And even if you “follow your gut”, the different short term outcomes aren’t always easy to choose from (e.g. what happens when Chloe’s step-dad busts her for smoking pot).

    Having said that, I absolutely agree that the mechanic makes for a better experience for everyone – even if they don’t choose to use it.

  5. alms says:

    The size of backlogs these days, it’s downright criminal that you’re making me want to go back replay (or should I say fail awfully at) KoDP.

    Enjoyed the video, can’t wait for the moment the season will be complete.

  6. Babymech says:

    Could they maybe have implemented this mechanic without large chunks of the game being about forcing you to watch a scene and rewind it enough times until you’ve memorized it, or about forcing you to make random choices and rewind them until you find out which random action causes which random outcome? No? Ok, life is strange, you carry on keeping it hella f’realsies then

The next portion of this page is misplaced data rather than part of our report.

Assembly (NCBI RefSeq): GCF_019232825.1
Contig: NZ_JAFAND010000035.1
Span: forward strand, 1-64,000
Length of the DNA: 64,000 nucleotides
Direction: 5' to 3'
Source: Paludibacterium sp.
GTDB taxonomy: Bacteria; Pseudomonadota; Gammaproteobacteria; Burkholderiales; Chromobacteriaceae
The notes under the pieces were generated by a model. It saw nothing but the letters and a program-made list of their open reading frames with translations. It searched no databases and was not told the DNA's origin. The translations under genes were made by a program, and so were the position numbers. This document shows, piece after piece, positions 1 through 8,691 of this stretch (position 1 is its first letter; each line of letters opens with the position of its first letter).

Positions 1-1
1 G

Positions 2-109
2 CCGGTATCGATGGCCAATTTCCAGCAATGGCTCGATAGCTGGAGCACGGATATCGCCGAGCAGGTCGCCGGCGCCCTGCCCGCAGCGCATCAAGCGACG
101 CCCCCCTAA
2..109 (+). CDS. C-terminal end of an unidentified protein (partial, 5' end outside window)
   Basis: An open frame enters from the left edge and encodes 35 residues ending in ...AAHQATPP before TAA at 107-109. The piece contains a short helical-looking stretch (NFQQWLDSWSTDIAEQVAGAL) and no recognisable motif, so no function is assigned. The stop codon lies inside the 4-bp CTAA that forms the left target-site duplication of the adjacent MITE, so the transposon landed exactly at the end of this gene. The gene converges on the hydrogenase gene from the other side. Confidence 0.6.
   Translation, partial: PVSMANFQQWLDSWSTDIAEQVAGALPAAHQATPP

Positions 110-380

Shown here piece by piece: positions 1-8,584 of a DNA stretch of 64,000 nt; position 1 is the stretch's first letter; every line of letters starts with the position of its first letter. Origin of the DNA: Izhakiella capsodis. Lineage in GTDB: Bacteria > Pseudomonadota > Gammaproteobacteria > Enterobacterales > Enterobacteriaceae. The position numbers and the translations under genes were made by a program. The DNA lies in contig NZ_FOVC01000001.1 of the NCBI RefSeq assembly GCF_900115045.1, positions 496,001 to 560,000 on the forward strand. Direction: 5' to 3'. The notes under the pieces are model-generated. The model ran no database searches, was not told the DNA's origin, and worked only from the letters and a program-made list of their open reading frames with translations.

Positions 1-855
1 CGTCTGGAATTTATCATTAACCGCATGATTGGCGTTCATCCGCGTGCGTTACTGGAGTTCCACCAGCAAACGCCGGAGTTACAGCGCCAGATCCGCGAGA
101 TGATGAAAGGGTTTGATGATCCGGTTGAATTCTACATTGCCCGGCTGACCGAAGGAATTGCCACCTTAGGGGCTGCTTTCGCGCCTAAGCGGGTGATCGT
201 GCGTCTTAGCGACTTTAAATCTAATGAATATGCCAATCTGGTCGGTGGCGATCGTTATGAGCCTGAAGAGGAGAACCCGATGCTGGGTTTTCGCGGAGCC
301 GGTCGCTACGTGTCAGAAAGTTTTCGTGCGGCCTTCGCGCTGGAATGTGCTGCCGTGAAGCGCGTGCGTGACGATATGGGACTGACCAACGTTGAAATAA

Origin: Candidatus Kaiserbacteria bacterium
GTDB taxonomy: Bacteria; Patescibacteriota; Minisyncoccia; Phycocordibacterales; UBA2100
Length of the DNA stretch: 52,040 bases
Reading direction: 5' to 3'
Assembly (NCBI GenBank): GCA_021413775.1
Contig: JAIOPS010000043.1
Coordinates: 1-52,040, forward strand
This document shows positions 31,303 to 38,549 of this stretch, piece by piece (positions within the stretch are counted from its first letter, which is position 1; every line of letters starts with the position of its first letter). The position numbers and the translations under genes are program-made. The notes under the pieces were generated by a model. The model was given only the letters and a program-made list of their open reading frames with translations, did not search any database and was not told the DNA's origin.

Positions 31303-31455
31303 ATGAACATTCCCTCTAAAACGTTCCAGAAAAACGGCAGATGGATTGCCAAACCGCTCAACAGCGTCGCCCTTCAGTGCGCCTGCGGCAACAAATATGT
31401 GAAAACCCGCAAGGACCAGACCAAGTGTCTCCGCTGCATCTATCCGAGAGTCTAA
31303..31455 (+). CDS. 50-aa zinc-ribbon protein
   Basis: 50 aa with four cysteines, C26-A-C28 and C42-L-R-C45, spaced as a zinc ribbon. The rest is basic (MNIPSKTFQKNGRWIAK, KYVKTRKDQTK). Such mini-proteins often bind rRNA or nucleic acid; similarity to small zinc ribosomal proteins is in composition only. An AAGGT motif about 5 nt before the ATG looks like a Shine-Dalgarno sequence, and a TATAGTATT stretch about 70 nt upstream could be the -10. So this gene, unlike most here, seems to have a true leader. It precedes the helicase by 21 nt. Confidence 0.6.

• ribby says:

      Oh god it’s like the groundhog day scene in the diner but 1000 times more boring

    • thedosbox says:

      Um, you can FF through the scenes after a rewind, so no, you don’t need to watch the scene endlessly. And as I mentioned above, decisions really do have consequences that don’t become apparent immediately.

      • abardam says:

        I believe s/he’s talking about the diner scene and the shooting scene, which were the low points of Episode 2 imo.

        Probably the devs could have made these sequences more compelling by making the player actually want to see all the outcomes, but it’s the part of the game where you are trying to convince Chloe that you have powers, and it’s tiresome and Chloe why won’t you just believe me and oh my god, I just want to get out of this junkyard

        • Babymech says:


          • thedosbox says: